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Broadcast Journalism BA(Hons) 2016-17

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About the course

We live in a world where news is instant, international and constantly updated. The way it is gathered and delivered has gone through enormous change in one generation, but its fundamentals remain the same. Journalists find the story, and they deliver it via the appropriate media, in the public interest. You want to be part of that process, and this course is designed specifically for that outcome. Together we explore all aspects of broadcast media, from writing basic scripts to directing TV documentaries and presenting radio shows.

The multi-million pound Journalism and Media Building is equipped with the very latest industry-standard equipment, enabling us to be ready for changes in the digital, HD environment. You'll be taught by experienced professionals at the forefront of their fields including writers, broadcasters, academics and researchers – staff who work for national newspapers and magazines.

We'll support you to become well-equipped to track the fast-moving changes taking place in the media world by giving you all-round training in various aspects of journalism – when it comes to a good story, you'll have the opportunity to learn to find it, write it, record it and sell it. The Broadcast Journalism course is accredited by the Broadcast Journalism Training Council (BJTC)- see bjtc.org.uk.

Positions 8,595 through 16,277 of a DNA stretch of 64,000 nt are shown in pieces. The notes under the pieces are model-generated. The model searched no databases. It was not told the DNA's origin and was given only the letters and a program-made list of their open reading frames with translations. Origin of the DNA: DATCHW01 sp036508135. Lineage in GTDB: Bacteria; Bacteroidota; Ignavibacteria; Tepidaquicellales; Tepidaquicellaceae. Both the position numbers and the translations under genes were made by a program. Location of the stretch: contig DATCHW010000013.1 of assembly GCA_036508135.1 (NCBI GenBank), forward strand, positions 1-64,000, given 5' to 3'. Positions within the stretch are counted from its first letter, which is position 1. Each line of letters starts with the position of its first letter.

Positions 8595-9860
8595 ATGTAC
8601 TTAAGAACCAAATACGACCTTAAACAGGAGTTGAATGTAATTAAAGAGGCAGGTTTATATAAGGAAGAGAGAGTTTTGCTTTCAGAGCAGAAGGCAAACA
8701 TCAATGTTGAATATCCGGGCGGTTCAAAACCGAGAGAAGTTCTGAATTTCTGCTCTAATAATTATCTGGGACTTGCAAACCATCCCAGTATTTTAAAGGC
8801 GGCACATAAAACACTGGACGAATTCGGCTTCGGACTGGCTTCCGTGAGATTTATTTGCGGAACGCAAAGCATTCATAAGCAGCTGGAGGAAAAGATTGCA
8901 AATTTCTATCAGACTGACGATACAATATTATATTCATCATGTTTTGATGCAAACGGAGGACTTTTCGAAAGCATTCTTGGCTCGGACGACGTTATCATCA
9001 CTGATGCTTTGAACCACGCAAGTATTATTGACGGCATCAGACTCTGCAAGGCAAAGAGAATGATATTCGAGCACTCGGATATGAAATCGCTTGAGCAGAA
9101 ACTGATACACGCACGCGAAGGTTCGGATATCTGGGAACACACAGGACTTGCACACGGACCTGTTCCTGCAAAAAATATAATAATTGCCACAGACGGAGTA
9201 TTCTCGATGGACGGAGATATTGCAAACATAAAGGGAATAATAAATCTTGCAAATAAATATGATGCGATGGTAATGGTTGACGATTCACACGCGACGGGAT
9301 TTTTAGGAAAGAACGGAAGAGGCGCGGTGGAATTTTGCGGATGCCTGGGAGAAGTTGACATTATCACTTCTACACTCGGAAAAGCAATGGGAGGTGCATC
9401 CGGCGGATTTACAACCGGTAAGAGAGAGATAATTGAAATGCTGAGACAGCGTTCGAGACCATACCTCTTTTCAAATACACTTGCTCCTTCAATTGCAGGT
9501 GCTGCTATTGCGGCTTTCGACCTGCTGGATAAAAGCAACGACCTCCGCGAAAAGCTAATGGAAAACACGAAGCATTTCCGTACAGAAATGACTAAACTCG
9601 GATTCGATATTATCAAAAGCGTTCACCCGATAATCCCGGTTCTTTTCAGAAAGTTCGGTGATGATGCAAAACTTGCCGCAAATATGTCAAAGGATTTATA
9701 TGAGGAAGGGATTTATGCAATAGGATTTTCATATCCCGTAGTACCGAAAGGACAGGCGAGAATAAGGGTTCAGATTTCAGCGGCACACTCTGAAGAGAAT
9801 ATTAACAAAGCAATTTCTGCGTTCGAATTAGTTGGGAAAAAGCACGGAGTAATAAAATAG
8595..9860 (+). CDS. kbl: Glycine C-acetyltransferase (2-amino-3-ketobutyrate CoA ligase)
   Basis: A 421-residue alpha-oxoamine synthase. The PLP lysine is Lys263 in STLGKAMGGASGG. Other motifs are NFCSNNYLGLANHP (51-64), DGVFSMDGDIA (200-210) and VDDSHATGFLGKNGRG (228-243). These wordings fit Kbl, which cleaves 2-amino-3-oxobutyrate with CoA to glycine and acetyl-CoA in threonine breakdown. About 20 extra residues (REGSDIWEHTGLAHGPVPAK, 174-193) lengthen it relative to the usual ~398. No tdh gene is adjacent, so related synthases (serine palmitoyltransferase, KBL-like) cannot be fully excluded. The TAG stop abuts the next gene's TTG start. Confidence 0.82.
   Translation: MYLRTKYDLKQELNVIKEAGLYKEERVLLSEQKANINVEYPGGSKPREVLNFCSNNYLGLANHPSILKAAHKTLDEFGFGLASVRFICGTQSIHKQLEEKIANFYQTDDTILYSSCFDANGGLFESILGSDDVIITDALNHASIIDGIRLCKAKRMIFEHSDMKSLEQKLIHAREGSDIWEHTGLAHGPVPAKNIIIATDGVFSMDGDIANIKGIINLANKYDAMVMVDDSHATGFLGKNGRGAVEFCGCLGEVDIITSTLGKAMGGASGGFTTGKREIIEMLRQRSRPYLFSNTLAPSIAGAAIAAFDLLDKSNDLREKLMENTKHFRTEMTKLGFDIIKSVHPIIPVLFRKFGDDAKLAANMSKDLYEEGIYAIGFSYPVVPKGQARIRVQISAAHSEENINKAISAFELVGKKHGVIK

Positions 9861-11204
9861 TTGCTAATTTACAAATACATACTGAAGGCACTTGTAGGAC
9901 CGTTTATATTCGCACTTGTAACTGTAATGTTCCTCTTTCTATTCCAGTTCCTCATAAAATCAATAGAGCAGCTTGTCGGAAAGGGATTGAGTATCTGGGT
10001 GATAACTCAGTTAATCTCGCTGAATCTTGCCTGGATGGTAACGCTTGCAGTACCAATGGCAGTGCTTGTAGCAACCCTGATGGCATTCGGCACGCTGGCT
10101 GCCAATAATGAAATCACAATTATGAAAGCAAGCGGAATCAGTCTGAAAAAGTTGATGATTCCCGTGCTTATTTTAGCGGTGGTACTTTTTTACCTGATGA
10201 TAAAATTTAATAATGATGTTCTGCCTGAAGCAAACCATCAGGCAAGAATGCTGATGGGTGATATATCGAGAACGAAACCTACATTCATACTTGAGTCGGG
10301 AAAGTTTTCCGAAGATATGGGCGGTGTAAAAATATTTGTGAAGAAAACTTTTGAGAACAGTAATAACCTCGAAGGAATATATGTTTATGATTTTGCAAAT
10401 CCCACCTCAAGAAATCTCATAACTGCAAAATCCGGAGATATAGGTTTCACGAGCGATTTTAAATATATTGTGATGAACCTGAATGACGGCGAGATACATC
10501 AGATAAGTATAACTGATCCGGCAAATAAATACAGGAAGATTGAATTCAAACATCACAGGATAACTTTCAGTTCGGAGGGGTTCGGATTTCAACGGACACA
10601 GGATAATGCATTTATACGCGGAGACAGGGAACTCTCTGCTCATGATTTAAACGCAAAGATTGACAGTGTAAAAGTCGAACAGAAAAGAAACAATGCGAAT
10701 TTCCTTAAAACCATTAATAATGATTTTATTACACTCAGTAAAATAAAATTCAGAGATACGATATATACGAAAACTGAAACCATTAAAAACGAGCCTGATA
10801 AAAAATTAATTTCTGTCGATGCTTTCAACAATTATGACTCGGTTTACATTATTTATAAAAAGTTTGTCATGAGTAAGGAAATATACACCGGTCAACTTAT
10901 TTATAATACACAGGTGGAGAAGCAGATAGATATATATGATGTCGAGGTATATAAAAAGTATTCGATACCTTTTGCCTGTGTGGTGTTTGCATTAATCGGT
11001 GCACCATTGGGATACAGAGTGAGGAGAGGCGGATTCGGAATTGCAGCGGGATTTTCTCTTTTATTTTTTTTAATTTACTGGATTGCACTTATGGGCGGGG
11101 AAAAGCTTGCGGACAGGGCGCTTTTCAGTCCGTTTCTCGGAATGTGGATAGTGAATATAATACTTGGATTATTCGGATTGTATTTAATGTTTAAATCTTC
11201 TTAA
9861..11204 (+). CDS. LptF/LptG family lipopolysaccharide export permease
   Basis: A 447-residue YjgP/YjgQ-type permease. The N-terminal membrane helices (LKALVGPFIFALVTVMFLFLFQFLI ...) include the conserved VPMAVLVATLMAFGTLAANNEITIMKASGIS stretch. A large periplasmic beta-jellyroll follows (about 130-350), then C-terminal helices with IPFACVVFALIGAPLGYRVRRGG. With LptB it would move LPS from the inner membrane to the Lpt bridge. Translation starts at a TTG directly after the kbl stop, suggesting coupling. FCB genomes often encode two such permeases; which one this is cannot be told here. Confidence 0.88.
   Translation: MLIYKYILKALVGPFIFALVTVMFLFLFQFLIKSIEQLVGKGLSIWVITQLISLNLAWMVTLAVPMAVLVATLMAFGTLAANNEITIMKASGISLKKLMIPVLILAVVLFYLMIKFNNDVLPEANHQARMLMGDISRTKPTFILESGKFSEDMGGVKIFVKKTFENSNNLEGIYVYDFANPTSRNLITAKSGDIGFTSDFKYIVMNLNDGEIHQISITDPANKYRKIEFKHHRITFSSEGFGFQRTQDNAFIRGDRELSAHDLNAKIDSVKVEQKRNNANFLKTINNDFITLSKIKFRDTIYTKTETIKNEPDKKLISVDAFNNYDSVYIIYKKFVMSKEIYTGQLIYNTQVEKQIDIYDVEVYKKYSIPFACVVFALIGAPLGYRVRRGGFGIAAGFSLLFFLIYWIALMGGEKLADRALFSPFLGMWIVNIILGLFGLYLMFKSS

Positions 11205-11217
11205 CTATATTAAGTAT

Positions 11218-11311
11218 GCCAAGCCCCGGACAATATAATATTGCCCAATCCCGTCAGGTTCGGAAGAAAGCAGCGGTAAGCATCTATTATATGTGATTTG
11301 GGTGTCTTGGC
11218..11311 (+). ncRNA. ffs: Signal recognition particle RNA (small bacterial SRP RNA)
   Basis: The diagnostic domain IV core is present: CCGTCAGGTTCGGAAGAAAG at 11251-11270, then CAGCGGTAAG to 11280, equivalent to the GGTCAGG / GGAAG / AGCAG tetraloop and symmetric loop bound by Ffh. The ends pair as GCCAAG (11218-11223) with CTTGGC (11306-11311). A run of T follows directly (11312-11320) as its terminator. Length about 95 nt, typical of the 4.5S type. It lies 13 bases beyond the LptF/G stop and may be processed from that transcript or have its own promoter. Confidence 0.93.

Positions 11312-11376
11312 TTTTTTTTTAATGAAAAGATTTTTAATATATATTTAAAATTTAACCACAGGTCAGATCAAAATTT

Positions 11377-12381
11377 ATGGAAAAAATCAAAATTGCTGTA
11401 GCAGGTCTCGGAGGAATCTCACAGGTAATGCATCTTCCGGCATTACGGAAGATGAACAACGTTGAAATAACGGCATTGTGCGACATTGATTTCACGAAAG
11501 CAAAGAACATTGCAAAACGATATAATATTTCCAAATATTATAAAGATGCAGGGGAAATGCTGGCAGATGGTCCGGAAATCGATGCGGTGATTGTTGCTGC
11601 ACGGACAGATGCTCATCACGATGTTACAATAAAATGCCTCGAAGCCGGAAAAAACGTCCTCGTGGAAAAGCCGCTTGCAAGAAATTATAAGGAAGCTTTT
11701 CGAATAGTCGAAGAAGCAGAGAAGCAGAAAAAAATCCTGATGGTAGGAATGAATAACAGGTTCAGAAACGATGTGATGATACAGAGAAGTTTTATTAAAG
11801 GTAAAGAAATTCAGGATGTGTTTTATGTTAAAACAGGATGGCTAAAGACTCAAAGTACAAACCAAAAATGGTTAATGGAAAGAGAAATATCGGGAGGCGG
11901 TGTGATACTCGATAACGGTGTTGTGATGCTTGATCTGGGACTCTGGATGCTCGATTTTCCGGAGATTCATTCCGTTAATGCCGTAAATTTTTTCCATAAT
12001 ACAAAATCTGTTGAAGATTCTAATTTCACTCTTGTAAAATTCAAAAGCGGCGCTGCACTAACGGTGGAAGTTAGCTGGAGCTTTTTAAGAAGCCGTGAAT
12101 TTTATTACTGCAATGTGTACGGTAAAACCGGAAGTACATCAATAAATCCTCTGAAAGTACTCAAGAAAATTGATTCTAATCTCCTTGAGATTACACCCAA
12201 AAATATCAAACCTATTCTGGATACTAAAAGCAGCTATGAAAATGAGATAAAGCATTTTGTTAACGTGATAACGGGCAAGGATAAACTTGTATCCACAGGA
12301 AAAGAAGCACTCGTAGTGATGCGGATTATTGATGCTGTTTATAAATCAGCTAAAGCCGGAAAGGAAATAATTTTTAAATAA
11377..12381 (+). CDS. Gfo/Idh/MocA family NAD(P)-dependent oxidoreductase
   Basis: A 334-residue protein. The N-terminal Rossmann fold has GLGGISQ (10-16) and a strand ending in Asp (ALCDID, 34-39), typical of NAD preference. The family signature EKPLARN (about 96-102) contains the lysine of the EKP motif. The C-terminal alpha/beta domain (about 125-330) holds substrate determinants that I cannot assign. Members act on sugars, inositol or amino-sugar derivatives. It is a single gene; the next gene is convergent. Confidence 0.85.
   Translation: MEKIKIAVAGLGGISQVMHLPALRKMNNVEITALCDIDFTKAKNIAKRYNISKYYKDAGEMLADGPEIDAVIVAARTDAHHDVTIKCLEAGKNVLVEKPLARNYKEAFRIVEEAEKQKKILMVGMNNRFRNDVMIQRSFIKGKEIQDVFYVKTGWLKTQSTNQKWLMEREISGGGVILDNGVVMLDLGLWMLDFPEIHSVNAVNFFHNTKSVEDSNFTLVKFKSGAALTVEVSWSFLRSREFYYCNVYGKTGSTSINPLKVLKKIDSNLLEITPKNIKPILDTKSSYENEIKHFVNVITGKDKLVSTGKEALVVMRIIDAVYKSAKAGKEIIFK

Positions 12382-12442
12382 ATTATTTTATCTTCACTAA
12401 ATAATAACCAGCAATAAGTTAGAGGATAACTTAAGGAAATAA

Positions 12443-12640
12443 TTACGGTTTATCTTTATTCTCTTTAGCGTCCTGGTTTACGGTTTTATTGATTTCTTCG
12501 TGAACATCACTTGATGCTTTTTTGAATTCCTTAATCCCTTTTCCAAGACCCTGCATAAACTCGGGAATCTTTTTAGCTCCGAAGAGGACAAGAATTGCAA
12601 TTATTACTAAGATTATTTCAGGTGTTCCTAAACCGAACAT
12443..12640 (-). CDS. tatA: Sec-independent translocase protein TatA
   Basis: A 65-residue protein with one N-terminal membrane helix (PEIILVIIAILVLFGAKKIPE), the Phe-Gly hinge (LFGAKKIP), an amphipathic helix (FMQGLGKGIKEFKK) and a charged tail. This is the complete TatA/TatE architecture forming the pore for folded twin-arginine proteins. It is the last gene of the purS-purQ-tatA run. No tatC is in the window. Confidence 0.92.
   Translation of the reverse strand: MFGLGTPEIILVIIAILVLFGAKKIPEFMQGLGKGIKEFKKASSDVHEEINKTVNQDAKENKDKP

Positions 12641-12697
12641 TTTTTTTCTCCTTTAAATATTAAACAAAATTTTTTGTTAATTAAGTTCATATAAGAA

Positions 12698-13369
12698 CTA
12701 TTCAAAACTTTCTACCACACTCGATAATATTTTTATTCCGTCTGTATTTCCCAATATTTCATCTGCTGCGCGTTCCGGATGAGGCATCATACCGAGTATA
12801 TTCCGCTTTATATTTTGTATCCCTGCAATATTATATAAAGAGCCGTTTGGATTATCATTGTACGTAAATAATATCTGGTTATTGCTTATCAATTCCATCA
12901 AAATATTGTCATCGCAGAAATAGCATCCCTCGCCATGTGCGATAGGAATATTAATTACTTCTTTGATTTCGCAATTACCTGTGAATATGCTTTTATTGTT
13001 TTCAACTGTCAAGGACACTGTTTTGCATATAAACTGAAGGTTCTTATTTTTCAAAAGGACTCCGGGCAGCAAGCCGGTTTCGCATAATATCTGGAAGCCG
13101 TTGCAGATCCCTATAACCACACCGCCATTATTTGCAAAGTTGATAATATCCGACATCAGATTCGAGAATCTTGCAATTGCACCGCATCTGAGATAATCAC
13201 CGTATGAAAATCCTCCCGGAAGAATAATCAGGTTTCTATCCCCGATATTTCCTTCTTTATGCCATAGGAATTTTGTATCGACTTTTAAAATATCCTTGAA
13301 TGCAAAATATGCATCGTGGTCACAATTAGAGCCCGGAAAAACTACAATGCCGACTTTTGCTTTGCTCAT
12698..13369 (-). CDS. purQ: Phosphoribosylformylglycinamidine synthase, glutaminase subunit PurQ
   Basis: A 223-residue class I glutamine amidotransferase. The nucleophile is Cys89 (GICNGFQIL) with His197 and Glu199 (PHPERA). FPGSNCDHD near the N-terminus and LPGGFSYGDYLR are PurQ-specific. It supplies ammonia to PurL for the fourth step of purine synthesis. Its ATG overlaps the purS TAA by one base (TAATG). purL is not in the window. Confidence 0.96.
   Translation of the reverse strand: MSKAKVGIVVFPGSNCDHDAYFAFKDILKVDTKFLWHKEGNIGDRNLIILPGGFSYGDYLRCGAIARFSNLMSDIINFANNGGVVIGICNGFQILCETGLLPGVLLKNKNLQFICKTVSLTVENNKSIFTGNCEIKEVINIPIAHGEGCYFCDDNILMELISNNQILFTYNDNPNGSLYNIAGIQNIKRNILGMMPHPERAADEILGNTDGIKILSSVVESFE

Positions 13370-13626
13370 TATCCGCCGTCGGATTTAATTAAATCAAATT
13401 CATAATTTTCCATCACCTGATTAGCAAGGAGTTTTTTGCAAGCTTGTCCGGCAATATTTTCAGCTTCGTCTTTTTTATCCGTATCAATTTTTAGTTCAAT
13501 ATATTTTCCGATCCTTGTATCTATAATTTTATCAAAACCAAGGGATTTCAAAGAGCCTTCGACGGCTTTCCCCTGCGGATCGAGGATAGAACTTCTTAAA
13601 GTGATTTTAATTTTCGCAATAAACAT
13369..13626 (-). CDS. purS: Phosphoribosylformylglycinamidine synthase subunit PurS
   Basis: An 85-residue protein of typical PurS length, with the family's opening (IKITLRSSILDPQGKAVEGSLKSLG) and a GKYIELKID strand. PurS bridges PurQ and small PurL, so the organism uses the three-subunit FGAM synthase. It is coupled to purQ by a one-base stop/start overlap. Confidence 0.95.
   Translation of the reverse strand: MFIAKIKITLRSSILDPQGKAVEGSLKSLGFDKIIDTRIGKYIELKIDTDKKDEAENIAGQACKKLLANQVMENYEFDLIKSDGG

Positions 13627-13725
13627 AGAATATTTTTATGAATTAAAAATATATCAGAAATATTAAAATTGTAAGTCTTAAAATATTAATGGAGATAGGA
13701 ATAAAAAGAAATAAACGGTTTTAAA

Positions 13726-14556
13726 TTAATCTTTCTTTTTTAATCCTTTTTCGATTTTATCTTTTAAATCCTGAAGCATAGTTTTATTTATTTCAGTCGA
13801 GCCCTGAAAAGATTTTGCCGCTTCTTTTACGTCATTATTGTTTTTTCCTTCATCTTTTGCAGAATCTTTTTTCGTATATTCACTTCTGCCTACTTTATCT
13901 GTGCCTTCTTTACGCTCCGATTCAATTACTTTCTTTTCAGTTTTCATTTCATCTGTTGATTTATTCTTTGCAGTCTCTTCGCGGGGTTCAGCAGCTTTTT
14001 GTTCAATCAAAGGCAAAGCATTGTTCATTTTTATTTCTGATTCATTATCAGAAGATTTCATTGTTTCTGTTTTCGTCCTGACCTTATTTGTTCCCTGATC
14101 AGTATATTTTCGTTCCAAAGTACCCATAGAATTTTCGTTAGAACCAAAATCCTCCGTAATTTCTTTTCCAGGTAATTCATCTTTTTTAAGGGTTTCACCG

Course scholarships available – up to £3000. More details.


UCAS code:
P501

Start date:
19 / 09 / 2016

Duration:

3 years full-time

Places available:
20 (this number may be subject to change)

Location:
Huddersfield, HD1 3DH

Entry requirements

Entry requirements for this course are normally one of the following:

•  BBC at A Level

•  280 UCAS points

•  DMM BTEC

•  An Access course with 45 Level 3 credits at Merit or above

Contact:

Admissions Tutor

Tel: + 44 (0)1484 471395

Email: mediaadmissions@hud.ac.uk

Follow us on Twitter @Journoathud
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Course content

The course has been developed in close consultation with the industry, and in recognition of the changing nature of the media, you'll be introduced to the fundamental skills applicable to television, radio and cross platform journalism. This culminates in the final year which offers full digital journalism days producing content for cross platform delivery, alongside practical projects and a case study based on engagement with the industry. The course is essentially practical, although it is underpinned with current theory about the influence of the media on society. You'll have the opportunity to investigate the issues that surround broadcast genres, sociology and politics, media law and ethics.